Las Vegas and its chief water czar play a prominent role in a new documentary that begins at the Bellagio fountains and spins outward to water flash points around the world.
Southern Nevada Water Authority General Manager Pat Mulroy discusses coming conflict on the Colorado River and her agency's plans to siphon groundwater from across the eastern part of the state in "Last Call at the Oasis," which opens Friday in Las Vegas.
The 100-minute look at global water conflict and cooperation was written and directed by Academy Award-winning documentary filmmaker Jessica Yu.
In a phone interview Wednesday, Yu said the threats to the world's finite supply of fresh water are varied and imminent, but public awareness of the problem is low. The film uses Las Vegas as a familiar jumping-off point to explore the effects of population growth, pollution, waste and climate change around the globe.
The picture it paints of Southern Nevada's water future is pretty bleak. One animation shows the retreat of Lake Mead to the historic low it hit in November 2010.
Another shows the reservoir drain away completely, leaving only a bleached bed of blowing dust.
"If we don't do anything, Las Vegas is a dead city - period, full stop," says Tim Barnett, a researcher for the Scripps Institution of Oceanography.
In her scenes, Mulroy says it is now a question of when - not if - Lake Mead will shrink low enough to silence the generators at Hoover Dam and shut down one of the water intakes that serves Las Vegas.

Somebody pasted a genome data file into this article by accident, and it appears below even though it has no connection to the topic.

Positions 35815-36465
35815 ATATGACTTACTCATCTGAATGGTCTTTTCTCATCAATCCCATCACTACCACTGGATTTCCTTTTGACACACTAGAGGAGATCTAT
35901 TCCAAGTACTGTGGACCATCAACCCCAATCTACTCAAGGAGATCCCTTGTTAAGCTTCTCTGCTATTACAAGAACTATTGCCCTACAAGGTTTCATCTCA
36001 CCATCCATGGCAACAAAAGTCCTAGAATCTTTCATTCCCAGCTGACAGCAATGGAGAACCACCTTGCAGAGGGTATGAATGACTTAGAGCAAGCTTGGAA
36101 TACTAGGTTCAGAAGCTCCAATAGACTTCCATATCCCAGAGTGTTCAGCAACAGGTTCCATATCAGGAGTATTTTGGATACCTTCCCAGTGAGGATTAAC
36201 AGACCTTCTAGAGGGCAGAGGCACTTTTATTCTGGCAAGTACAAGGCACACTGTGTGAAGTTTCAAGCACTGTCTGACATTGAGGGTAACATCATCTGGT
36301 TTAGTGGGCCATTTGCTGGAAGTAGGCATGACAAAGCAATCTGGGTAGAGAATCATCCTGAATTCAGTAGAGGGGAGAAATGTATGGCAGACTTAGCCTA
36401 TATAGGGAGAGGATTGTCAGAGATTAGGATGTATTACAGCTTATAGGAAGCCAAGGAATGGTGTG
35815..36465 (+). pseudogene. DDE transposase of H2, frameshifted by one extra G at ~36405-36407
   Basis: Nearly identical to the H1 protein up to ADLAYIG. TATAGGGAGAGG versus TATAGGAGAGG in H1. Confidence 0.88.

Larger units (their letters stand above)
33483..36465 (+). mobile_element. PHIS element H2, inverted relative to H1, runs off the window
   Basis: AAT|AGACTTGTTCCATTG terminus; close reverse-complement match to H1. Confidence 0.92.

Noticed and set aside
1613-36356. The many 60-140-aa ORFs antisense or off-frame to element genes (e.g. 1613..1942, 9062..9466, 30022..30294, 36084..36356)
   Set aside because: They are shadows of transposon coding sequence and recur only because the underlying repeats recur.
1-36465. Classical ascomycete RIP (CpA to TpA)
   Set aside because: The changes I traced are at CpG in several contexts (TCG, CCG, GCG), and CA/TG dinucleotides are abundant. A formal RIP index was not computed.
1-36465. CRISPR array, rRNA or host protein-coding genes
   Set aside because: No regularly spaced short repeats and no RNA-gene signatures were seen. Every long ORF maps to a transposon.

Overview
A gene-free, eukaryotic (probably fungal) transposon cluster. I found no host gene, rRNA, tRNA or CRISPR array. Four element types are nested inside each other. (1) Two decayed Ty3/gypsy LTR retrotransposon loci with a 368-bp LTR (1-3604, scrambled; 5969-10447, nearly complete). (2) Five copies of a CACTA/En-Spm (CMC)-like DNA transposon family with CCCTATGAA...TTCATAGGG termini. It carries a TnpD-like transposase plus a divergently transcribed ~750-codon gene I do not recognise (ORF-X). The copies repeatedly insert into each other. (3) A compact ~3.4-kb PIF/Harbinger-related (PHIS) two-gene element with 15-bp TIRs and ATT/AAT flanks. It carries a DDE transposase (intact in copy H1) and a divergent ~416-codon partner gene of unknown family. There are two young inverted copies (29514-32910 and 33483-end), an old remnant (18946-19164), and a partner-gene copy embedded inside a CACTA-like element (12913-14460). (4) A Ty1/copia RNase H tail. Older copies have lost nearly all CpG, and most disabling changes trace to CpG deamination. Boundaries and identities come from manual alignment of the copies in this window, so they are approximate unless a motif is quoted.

When that day comes, "it's going to be about Western survival," she says. "And we'll want to fight, but we can't. We can't afford that war."
As for the water authority's controversial, multibillion-dollar pipeline to eastern Nevada, Mulroy calls it "a project out of sheer desperation because there's nothing else available."
Her comments are countered by residents in tiny Baker, the White Pine County town 300 miles north of Las Vegas that has become the center of opposition to the pipeline.
The documentary goes on to chronicle water issues from Michigan to the Middle East, Australia to California's San Joaquin Valley. Prominent voices in the film include activist Erin Brockovich, author Alex Prud'homme, California water expert Jay Famiglietti, and environmentalist Peter Gleick, who testified against the water authority's pipeline project during a hearing in Carson City last year.
ATO pictures premiered "Last Call at the Oasis" in New York and Los Angeles last week.
The documentary is set for release in Las Vegas, San Francisco and Washington, D.C., on Friday, with other cities to follow after that.
"It's an uphill battle bringing out a water documentary during 'Avengers' week," Yu said with a laugh.
The film comes on the heels of "Watershed," a documentary produced by Robert Redford and his son, James, about efforts to restore the flow of the Colorado River to the Gulf of California.
Mulroy was not interviewed for that film, but she was featured in a 2005 documentary about world water issues called "Running Dry."
Yu insists she wasn't picking on Las Vegas with her film. When talking about water, it's just a good place to start.
"It's a slow-moving crisis in a lot of ways," Yu said. "That's why the decline of Lake Mead is so useful."
As author Robert Glennon puts it in the documentary, "It's easy to point the finger at Vegas. But when you look at the future of growth and water, we're all Vegas."
Contact reporter Henry Brean at firstname.lastname@example.org or 702-383-0350.